• Of course if folks weren’t distracted while driving we could care less about it…but it appears that with the technological advances…and more people using thiese advances….more people are likely o be driving distracted. The number of americans owning cell phone has increased by 250X in the past 20 years. This is just cell phones…similar increases are lkikely to be seen with gps and ipods etc. You may have heard that ford was planning to put the capability to update your twitter account in the car.
  • Observation of people driving also inicates a growing problem. The number of people drivinag at any given time with a hand held cell has doubled in the past 8 years. .
  • The number of Americans with cell phones has grown at an extremely fast rate.
  • When looking at trend over time, some of the people are going to have these items on, GPS, phone on the floor etc, had the opportunity to be distracted, will have more distracted drivers over time…in general when this expands into the fleet-opportunity of distraction is there.
  • We know who these people are.
  • Sample based survey, not in every county, not in every city, this is not representative of state use. Made to be representative of the nation.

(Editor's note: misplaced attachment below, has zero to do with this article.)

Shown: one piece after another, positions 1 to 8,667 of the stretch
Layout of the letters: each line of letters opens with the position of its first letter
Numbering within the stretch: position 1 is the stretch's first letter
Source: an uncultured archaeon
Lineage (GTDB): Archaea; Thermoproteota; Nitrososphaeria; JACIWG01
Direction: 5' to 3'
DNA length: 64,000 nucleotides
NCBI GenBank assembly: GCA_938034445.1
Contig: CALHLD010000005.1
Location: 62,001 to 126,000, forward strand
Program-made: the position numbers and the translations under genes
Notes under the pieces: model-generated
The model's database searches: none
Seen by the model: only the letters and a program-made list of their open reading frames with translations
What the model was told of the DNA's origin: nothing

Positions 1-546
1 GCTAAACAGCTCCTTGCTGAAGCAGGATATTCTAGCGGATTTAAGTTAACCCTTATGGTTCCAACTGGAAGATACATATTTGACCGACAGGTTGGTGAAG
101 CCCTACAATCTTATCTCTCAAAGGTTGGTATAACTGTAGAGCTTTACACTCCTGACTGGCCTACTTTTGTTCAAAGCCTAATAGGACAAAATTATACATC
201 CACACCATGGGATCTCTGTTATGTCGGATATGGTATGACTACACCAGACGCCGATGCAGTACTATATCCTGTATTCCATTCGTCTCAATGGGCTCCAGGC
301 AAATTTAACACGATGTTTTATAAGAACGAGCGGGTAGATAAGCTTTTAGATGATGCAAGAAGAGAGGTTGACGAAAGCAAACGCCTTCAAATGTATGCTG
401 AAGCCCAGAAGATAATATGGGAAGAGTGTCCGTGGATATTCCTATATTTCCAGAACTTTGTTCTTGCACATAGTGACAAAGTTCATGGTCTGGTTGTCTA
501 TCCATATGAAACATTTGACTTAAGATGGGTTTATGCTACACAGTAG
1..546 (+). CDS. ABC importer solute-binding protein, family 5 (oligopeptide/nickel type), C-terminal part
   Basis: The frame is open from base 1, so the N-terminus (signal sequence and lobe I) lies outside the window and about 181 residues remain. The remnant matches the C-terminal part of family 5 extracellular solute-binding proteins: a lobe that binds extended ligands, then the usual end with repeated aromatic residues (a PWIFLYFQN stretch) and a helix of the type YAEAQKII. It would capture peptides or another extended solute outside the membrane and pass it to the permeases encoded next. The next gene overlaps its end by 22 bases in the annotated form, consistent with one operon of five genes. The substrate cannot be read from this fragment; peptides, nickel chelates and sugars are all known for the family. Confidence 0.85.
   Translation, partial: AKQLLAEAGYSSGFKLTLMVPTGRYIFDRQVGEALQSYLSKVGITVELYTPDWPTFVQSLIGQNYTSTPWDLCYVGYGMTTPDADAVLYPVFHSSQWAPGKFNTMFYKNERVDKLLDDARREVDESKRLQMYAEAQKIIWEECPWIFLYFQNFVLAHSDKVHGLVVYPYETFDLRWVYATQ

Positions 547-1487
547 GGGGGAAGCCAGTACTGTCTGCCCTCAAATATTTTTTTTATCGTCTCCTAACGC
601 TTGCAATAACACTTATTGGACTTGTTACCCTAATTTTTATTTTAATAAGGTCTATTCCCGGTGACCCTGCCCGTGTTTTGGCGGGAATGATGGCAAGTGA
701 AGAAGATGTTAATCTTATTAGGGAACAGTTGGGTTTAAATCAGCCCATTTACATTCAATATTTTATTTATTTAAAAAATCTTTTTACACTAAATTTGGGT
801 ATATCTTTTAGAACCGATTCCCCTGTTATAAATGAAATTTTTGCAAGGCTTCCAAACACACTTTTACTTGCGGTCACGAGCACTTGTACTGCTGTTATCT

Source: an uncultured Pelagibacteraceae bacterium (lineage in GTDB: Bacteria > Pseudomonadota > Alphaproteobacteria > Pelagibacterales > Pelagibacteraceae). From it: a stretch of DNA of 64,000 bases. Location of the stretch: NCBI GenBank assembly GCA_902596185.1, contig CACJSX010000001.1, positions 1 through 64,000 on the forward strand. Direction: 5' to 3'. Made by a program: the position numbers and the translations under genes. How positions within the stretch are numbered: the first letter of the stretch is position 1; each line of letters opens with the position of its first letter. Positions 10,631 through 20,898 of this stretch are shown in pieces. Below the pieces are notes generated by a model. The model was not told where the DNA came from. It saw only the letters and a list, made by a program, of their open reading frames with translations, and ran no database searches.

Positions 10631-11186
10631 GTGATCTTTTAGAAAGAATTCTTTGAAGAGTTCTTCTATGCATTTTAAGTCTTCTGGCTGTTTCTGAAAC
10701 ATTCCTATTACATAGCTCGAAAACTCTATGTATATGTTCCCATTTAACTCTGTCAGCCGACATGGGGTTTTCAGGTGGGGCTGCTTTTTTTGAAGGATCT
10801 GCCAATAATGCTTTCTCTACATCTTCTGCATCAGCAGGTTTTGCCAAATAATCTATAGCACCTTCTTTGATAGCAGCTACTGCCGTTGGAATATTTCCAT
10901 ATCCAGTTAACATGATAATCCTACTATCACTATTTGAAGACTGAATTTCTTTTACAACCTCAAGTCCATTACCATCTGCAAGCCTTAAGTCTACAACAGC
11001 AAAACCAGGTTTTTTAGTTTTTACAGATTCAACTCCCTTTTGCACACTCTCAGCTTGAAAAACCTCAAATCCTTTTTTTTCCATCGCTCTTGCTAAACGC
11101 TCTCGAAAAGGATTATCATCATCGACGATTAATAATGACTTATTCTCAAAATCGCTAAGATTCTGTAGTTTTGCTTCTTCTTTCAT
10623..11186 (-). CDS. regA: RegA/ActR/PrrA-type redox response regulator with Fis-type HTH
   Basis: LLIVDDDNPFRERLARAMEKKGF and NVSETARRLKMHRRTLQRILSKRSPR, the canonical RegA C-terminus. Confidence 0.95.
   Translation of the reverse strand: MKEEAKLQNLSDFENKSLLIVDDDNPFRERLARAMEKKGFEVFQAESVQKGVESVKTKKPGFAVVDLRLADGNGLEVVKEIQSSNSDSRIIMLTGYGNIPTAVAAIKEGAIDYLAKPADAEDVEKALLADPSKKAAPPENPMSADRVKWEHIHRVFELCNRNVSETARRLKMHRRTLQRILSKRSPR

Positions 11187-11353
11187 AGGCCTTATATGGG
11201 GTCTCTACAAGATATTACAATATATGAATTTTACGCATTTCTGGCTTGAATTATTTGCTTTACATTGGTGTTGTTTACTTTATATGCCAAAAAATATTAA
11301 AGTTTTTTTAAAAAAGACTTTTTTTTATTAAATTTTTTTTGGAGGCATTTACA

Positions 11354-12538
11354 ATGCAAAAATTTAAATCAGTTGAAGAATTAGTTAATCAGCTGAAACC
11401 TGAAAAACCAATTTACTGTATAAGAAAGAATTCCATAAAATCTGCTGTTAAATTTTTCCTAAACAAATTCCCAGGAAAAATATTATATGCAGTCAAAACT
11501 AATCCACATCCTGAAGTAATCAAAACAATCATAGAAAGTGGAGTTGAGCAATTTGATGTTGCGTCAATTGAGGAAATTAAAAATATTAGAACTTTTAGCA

• Hard to say who’s doing it, everyone is doing it!
  • Day of week time of day doesn’t matter
  • An Examination of Driver Distraction as Recorded in NHTSA Databases, September 2009Driver Distraction: A Review of the Current State-of-Knowledge, April 2008 this is where state data would have been if state data would have been available-so many differences from state to state
  • The number of Americans with cell phones has grown at an extremely fast rate.
  • Will try to do crash data but don’t know how it works in, don’t have a pre/post, will know how many crashes we have due to distraction for this demonstration. Don’t know how it will fit in
  • Odd significant increase in self reported talking despite observation in Hartford